P&G slits own throat with razor promotion

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In a bizarre marketing twist, Procter & Gamble is helping razor rival Schick attack Gillette, the company it now owns.

Honoring an agreement reached with Energizer Holdings before the Gillette buy was announced in January, P&G is putting its heavily touted Tremor teen buzz-marketing program to work for Schick, which is trying to thwart the critical launch of Gillette's six-bladed Fusion.

Gillette on Sept. 14 announced the $200 million, early 2006 launch of Fusion, its first new men's system in nearly eight years. Days later, Tremor began sending a mailing ostensibly about trends in skateboards and snowboards to males among the 250,000 teens in the program.

The mailing is sponsored by Schick and features coupons for free Schick Quattro razors.

Each Tremor panelist is getting 11 of the booklets with free-razor coupons-10 are intended for distribution to friends-totaling more than a million. That adds up to nearly $100 worth of free razors per panelist. Already, one panelist appears to have tried auctioning the coupons on eBay.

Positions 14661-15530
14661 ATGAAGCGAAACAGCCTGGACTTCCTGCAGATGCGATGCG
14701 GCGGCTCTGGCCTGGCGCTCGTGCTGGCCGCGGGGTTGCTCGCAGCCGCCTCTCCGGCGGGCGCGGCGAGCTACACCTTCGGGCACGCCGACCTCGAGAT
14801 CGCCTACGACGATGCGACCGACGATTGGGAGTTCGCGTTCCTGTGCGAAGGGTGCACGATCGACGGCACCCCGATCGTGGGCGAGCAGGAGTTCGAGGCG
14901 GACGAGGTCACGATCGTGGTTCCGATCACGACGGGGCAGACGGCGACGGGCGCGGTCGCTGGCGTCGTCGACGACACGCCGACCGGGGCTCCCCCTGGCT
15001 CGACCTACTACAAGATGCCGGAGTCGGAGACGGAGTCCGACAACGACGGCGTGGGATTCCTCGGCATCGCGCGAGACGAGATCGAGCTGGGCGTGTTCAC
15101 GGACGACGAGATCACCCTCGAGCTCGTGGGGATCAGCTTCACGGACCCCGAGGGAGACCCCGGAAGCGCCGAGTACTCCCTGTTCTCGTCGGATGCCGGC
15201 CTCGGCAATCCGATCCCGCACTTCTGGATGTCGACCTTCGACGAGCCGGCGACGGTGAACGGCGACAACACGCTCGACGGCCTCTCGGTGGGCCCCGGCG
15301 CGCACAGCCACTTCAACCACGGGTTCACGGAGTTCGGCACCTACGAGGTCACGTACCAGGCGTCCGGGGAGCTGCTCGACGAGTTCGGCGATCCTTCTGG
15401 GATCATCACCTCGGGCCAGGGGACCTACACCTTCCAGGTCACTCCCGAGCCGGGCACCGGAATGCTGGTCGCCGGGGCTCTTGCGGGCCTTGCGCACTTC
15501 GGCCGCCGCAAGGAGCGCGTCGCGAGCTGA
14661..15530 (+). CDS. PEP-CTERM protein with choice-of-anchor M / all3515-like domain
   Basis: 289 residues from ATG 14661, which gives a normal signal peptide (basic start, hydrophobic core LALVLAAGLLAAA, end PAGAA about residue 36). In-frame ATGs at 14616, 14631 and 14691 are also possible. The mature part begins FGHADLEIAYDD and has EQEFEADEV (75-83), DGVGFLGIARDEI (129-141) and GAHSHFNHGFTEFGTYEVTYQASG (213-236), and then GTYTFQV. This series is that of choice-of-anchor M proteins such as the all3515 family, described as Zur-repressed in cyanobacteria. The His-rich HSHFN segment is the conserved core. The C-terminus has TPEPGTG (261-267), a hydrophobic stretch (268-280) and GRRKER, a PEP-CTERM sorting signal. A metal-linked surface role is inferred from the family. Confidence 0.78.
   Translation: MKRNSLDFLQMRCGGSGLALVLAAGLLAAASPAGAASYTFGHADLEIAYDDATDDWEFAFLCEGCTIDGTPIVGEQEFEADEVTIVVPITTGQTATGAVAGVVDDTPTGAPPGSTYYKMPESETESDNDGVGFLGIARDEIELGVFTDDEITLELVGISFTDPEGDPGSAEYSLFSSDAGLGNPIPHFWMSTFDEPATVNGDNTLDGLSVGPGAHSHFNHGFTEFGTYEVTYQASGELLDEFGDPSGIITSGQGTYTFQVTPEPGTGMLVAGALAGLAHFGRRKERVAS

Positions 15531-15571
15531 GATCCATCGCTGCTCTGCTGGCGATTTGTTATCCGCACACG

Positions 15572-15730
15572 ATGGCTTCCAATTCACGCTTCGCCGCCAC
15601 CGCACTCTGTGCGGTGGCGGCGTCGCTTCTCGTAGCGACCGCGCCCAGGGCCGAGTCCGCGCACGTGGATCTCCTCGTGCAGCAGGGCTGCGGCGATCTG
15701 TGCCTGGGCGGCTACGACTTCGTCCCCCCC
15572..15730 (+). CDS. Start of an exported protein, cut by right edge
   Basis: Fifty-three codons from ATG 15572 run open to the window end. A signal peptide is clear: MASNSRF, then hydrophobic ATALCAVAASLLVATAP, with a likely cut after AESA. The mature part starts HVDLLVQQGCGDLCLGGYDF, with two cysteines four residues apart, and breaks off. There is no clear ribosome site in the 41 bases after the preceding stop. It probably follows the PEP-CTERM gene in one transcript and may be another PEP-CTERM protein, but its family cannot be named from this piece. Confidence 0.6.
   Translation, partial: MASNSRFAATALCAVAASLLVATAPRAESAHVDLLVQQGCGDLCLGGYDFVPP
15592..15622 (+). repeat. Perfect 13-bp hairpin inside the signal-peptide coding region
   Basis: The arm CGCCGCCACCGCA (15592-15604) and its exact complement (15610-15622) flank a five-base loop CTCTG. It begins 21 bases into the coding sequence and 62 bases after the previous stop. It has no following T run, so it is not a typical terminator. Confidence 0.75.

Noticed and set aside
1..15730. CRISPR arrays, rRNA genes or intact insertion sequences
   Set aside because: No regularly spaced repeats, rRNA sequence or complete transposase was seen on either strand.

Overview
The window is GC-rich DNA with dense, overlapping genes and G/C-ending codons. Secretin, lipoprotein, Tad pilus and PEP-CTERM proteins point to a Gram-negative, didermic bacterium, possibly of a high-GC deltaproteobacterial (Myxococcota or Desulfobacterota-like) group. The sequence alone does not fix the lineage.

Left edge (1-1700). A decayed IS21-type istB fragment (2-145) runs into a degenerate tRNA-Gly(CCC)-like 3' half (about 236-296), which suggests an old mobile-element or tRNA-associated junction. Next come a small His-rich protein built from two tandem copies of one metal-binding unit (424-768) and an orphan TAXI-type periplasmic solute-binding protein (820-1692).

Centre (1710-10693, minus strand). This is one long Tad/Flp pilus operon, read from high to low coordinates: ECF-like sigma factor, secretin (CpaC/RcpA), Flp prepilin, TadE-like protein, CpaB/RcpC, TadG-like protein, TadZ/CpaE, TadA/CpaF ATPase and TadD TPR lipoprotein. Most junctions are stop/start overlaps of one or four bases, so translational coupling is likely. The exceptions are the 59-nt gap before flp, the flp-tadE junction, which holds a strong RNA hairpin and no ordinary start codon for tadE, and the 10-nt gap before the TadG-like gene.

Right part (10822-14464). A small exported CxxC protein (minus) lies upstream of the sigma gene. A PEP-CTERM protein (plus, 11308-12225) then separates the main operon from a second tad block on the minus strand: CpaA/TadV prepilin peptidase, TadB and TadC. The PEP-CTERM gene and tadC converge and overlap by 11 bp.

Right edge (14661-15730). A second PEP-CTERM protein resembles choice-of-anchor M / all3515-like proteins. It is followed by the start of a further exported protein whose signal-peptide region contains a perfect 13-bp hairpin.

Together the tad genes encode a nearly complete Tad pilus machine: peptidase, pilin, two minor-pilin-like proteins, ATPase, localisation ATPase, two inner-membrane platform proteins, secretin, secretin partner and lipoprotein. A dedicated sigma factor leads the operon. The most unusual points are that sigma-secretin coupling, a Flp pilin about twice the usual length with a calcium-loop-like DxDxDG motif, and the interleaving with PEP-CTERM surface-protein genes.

A P&G spokeswoman declined to comment. Schick executives did not return calls for comment.

The free-goods extravaganza is part of what has become a typical strategy for both major razor players in recent years: distributing free or deeply discounted razor handles to load up consumers in advance of a rival's launch.

In addition, Gillette for years has routinely shipped free versions of its top-end razors to men on their 18th birthdays. Through Tremor, Schick is aiming to win boys even earlier, as Tremor reaches males as young as 13.

With the vast majority of sales and profits coming from replacement blades, giving away razors long has made sense to both marketers.

Challenge to quattro

For Schick, the Tremor effort comes amid the launch of Quattro Power, a four-bladed vibrating razor aimed squarely at Gillette's three-bladed M3Power. The latter already was losing share in recent months to Quattro, according to Information Resources Inc. data, in the wake of a July U.S. District Court injunction prohibiting Gillette from claiming M3Power could raise the hair on men's faces for a closer shave.

Tremor, which often offers sneak previews of new products or music, is designed to get products into the hands of teens screened for their ability to spread buzz. Since only a handful of its own brands are of interest to teens, P&G sells Tremor to outside marketers for as much as $1 million per project, both to keep teens interested and help defray costs.

For Schick, using Tremor dovetails with its strategy of targeting teens and young adults for Quattro Power. The brand's offbeat infomercials running on late-night TV and viral films at thatsthepowerof4.com are reminiscent of ads for Unilever's Axe deodorant.


Schick is aiming to reach boys as young as 13 through the P&G buzz program

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